Wednesday, February 15, 2012

Architectural and Design Elements, Moran Place


Early photo, grand staircase, small sitting nook
and fireplace. 
Moran Place is a feast for the eyes. Construction began in 1895.   It is a modified version of George Barber's design no. 36 from the book Cottage Souvenir no. 2.   The book was loaned out to another branch of Moran's and does not seem to have been returned.  Several Moran relatives built magnificent Victorian homes perhaps based on George Barber's designs.  Ida Moran and her husband Will G. Timberlake built a huge Victorian home near Jackson Tennessee.  Some of the Texas relatives had majestic Victorian homes as well.

This is one of my favorite pictures.  Taken from inside the attic
looking out.  It very much looks like a rainbow.

The first floor of Moran Place has a Master bedroom with huge closet and a private room off the side.  One bathroom, a front parlor, sitting room also called the library, a large formal dining room, large kitchen with a laundry room, huge entrance which includes a small cubby area under the main grand staircase (seen in the photo above) and a sitting area in the main hall.  The narrow servants stairs are in the back.  There are six fireplaces on the first floor alone and there is a large wrap around front porch.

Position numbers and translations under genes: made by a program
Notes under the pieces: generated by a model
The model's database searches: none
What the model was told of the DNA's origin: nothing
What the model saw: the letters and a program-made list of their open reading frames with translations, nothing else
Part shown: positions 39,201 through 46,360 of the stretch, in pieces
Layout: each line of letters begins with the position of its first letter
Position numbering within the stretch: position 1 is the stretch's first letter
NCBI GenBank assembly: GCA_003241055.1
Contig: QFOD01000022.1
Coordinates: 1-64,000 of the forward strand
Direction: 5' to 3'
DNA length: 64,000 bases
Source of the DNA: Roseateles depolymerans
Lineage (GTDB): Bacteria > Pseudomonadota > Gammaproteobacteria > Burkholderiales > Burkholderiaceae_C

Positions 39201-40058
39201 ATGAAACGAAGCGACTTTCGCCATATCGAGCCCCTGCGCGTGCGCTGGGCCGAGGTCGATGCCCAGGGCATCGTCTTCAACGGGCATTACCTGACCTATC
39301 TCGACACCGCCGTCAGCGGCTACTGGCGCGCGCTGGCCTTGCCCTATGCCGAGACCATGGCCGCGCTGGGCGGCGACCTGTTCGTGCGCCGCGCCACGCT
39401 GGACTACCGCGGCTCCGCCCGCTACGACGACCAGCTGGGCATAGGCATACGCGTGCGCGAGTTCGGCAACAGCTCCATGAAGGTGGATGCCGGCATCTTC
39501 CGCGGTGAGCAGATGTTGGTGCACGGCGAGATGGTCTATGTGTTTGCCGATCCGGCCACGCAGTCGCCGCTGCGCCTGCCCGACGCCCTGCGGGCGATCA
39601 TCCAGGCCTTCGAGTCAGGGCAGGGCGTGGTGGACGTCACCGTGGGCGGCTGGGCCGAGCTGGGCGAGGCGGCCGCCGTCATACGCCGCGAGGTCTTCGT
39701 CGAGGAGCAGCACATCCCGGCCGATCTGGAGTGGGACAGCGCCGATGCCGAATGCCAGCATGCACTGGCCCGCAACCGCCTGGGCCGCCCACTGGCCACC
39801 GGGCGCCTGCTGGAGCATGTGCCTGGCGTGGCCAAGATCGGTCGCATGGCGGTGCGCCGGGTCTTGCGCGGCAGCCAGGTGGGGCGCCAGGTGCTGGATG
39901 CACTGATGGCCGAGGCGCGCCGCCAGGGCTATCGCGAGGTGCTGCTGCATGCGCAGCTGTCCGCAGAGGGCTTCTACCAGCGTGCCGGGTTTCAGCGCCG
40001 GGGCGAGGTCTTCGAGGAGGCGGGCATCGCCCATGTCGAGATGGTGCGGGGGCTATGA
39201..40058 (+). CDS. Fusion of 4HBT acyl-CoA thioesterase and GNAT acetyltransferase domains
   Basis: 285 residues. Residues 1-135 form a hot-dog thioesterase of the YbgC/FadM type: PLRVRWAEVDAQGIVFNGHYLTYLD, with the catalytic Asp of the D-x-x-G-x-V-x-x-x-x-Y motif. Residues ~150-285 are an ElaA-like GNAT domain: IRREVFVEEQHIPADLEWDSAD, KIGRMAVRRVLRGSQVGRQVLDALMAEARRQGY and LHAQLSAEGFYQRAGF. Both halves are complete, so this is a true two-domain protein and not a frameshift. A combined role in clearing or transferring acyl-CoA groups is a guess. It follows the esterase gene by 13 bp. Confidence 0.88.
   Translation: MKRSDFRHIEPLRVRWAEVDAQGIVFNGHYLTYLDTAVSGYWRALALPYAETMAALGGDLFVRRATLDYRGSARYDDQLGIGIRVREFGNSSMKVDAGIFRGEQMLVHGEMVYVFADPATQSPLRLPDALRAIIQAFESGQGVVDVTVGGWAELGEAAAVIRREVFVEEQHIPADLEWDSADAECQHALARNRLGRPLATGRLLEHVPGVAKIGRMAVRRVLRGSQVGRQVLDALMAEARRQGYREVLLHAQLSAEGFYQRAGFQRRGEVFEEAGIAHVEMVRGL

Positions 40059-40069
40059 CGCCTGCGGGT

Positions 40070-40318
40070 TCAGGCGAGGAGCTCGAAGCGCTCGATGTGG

Wallpaper from an upstairs bedroom.
The second floor has four bedrooms, one bathroom, a large sitting area, a turret room, four fireplaces, a small outdoor space overlooking the front yard. Some of the rooms were painted while others had wallpaper, even the ceilings had wallpaper. At one time plantation shutters covered the windows.  The windows at the top of the house are done in beautiful stained glass as is the window in the dining room.



The narrow servants staircase.



The Victorian was not the original Moran home.  The Moran lot was large enough that the "old" house stayed in place while construction of the "new" Victorian house was in progress.  While the original furnishings probably came from the "old" house family lore says that most of the large ornate furnishings came a bit later from the St. Louis World's Fair of 1904.

The huge third floor may have at one time been used as a sewing room and most definitely as storage space.

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